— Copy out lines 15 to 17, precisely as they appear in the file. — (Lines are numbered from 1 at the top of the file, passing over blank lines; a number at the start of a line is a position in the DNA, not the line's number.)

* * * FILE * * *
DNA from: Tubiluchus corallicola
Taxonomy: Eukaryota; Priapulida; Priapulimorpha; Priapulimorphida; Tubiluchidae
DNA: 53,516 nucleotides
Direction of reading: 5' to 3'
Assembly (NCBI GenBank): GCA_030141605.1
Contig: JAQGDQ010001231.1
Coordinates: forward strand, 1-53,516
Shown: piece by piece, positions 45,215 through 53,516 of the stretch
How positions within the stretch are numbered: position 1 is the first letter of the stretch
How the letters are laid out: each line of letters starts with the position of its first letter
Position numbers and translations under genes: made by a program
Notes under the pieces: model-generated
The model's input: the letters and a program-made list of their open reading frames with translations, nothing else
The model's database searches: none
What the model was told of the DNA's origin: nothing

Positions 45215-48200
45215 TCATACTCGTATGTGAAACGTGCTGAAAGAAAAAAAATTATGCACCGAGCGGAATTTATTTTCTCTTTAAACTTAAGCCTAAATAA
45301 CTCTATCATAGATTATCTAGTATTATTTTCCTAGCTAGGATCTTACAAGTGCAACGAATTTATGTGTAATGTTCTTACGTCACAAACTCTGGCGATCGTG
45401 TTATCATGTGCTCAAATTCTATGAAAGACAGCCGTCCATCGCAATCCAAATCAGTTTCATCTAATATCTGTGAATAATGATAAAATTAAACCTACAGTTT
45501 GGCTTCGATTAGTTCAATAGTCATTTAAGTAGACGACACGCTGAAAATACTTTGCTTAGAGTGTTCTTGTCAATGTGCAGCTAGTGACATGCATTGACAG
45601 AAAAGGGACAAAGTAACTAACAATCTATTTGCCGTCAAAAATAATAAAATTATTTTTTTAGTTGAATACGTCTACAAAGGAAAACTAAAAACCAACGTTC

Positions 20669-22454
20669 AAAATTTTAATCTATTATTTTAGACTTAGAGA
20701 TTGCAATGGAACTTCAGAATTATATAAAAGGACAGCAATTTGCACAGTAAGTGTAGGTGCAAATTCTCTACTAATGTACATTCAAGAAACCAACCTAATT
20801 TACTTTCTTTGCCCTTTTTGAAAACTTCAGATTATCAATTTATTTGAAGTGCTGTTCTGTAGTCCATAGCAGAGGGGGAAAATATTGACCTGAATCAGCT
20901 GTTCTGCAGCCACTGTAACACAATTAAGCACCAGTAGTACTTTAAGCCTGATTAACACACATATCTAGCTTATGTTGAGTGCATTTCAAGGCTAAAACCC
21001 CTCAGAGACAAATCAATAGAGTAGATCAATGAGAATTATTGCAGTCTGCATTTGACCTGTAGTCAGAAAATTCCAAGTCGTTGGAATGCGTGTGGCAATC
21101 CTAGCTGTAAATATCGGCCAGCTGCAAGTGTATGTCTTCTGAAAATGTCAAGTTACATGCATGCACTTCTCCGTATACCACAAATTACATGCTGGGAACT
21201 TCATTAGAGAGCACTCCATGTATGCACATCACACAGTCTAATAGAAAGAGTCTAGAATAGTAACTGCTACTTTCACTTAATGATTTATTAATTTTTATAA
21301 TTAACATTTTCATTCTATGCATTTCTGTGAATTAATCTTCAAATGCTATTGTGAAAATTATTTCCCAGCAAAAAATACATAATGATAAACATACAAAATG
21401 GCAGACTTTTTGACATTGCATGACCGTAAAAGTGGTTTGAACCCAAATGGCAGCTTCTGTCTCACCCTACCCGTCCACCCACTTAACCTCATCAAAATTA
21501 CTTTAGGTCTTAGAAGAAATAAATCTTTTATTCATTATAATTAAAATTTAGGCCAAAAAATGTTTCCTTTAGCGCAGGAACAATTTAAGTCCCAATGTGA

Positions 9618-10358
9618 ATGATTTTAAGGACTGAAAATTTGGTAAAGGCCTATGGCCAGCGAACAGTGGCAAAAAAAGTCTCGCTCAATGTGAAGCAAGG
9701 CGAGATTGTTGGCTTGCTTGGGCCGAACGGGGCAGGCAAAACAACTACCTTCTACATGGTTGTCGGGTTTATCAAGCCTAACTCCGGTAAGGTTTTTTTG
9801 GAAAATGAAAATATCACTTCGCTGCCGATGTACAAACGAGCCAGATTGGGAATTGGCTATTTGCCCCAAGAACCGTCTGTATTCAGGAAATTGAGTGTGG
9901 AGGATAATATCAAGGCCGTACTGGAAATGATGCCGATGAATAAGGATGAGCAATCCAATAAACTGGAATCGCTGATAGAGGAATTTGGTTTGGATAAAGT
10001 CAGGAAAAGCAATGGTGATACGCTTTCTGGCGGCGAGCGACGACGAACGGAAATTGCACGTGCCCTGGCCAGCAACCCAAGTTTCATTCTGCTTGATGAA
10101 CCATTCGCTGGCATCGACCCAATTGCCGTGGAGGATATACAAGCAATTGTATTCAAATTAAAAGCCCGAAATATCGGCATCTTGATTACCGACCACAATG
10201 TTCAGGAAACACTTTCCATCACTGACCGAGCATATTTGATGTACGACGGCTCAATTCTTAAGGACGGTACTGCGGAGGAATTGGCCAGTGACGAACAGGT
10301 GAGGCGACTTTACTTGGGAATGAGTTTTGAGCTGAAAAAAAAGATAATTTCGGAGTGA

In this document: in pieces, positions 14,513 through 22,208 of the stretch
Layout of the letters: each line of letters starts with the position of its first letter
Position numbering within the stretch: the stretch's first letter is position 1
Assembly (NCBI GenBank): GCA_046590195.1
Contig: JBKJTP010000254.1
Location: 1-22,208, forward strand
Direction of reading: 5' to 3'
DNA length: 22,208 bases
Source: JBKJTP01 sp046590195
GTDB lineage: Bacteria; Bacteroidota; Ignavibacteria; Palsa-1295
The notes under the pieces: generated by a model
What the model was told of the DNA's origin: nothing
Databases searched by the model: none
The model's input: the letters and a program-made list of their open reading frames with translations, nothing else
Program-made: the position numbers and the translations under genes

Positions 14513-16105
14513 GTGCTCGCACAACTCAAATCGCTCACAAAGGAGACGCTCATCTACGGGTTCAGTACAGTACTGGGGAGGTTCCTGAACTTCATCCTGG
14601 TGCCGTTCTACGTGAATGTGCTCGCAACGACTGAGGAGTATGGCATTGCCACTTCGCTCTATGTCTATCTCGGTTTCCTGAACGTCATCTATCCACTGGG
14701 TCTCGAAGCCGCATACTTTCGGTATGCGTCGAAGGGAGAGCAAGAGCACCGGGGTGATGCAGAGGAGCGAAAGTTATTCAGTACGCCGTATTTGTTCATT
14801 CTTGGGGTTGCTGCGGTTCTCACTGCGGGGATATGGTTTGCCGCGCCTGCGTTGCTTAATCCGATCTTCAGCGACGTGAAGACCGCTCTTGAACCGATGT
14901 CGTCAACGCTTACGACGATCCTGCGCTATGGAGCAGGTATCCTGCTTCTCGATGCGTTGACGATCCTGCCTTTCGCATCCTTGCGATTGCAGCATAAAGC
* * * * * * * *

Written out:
What the model was told of the DNA's origin: nothing

Positions 45215-48200
45215 TCATACTCGTATGTGAAACGTGCTGAAAGAAAAAAAATTATGCACCGAGCGGAATTTATTTTCTCTTTAAACTTAAGCCTAAATAA